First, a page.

If you Form 1 them.
I fear there are a lot of people out there that purchased TAC-14 and Shockwave barrels plus the birds head stock/grip thinking they were A-okay but aren't. Still needs a form 1. That was noted when someone brought something like that into a local shop.🙄
 

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I will give some legal advice, having been one who put lots of people in jail. Do not post a picture of anything online, face book or anywhere that you suspect might be illegal. If it were illegal, that photo would probable cause for any local, state or federal officer to get a warrant to search your house for that gun. And of course they would be obligated to seize any evidence of any crime they might see in your house while they are searching it. Not that you have anything illegal just saying. They just run up the IP address and then come to your house.

There is an ATF rule that some shotguns manufactured with a pistol grip are legal so long as they came from the factory that way. If you change from a butt stock to a pistol grip that is a crime. But yours is a shoulder grip, because it is still designed to be fired from the shoulder, so there should not be a problem, under federal law . I have no clue under New York law.

And as someone said put that vertical grip vertical and put the light and lasers on the side. I have used guns with front stuff on them, that vertical grip on the side, will limit how you move around doors and corners, you want the thinnest gun you can get, in my honorable opinion. If you are just shooting for fun and games, side mount is fine. Other than that nice gun.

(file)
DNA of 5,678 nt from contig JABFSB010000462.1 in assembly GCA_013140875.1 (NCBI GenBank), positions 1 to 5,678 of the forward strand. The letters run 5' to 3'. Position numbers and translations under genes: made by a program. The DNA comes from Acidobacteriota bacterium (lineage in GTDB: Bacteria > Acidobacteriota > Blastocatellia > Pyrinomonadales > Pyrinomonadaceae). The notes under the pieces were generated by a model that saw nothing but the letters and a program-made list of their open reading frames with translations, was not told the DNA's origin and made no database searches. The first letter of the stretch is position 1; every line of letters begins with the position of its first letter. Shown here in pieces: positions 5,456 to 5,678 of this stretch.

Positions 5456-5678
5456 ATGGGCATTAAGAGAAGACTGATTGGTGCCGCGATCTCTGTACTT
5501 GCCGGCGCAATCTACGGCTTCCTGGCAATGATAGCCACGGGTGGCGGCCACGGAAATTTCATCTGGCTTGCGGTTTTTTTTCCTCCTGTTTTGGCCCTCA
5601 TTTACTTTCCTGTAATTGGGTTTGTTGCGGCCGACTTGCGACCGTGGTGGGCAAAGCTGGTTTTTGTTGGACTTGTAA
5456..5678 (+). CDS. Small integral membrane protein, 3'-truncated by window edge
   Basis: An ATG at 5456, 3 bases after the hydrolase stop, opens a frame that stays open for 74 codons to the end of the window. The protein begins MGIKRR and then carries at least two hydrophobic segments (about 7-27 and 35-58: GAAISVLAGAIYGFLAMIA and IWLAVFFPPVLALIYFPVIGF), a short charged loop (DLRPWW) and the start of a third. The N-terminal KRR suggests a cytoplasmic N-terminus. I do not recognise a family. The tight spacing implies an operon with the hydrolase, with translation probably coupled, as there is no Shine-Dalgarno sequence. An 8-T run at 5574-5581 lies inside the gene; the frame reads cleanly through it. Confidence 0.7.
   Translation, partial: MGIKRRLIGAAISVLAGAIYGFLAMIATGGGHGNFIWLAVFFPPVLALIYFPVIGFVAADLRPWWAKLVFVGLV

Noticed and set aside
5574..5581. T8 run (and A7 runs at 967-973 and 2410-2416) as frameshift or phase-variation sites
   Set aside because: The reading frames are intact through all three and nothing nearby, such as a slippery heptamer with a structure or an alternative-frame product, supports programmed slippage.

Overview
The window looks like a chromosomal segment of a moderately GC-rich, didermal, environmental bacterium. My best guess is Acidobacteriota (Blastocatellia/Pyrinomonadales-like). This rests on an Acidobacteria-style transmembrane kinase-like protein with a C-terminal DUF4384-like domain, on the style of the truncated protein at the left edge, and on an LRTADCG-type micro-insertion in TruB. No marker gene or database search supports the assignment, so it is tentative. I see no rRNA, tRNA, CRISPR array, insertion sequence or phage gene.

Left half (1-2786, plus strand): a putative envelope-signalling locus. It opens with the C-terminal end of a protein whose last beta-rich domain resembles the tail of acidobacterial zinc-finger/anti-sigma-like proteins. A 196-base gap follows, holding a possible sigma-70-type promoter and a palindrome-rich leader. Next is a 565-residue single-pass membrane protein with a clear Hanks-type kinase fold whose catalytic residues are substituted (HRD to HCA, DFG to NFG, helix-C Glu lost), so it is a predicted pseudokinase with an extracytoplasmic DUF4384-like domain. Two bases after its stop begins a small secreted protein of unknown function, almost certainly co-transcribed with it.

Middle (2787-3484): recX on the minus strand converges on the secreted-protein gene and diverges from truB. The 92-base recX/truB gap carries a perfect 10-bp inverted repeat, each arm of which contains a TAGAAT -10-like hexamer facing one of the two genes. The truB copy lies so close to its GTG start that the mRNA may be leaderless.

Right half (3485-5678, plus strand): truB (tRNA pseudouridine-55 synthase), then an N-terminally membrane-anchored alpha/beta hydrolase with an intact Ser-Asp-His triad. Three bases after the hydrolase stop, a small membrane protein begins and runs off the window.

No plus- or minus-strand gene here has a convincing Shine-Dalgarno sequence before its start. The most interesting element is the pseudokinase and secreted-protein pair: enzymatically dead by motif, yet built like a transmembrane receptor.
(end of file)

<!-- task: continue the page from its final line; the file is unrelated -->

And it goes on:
One of the downsides of the AR type folding stocks on shotguns is they seem to recoil more than a traditional stocks with military grade 00 buckshot. Any pad added will help. I also have an 870 Supermag with a stock like that, it kicks like heck with turkey loads.

I have a similar gun with wood furniture that was cut to 19 inches open bore that I carried in police car and a park ranger truck, Surprisingly that short barrel with no choke works very well for dove, quail and rabbits. Your buddies may laugh until they see that you do not miss much when game is within 55 yards or so.

My 2 cents. Welcome to the forum.
 

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Welcome to the Forum from another honest citizen trapped in the Peoples Democratic Republic of New York.

This NY government website offers information concerning what is legal and not under the UnSAFE Act as far as cosmetic features on shotguns go. If what you said in your post, David, is accurate I think your Mossberg is not New York State legal. The UnSAFE Act bans folding stocks on rifles and shotguns.

 

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Lol …. I’m in Texas. As long as the shotgun with stock has a barrel length over 18 inches I’m good to go.
Amen, Brother.
 
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Welcome to the Forum from another honest citizen trapped in the Peoples Democratic Republic of New York.

This NY government website offers information concerning what is legal and not under the UnSAFE Act as far as cosmetic features on shotguns go. If what you said in your post, David, is accurate I think your Mossberg is not New York State legal. The UnSAFE Act bans folding stocks on rifles and shotguns.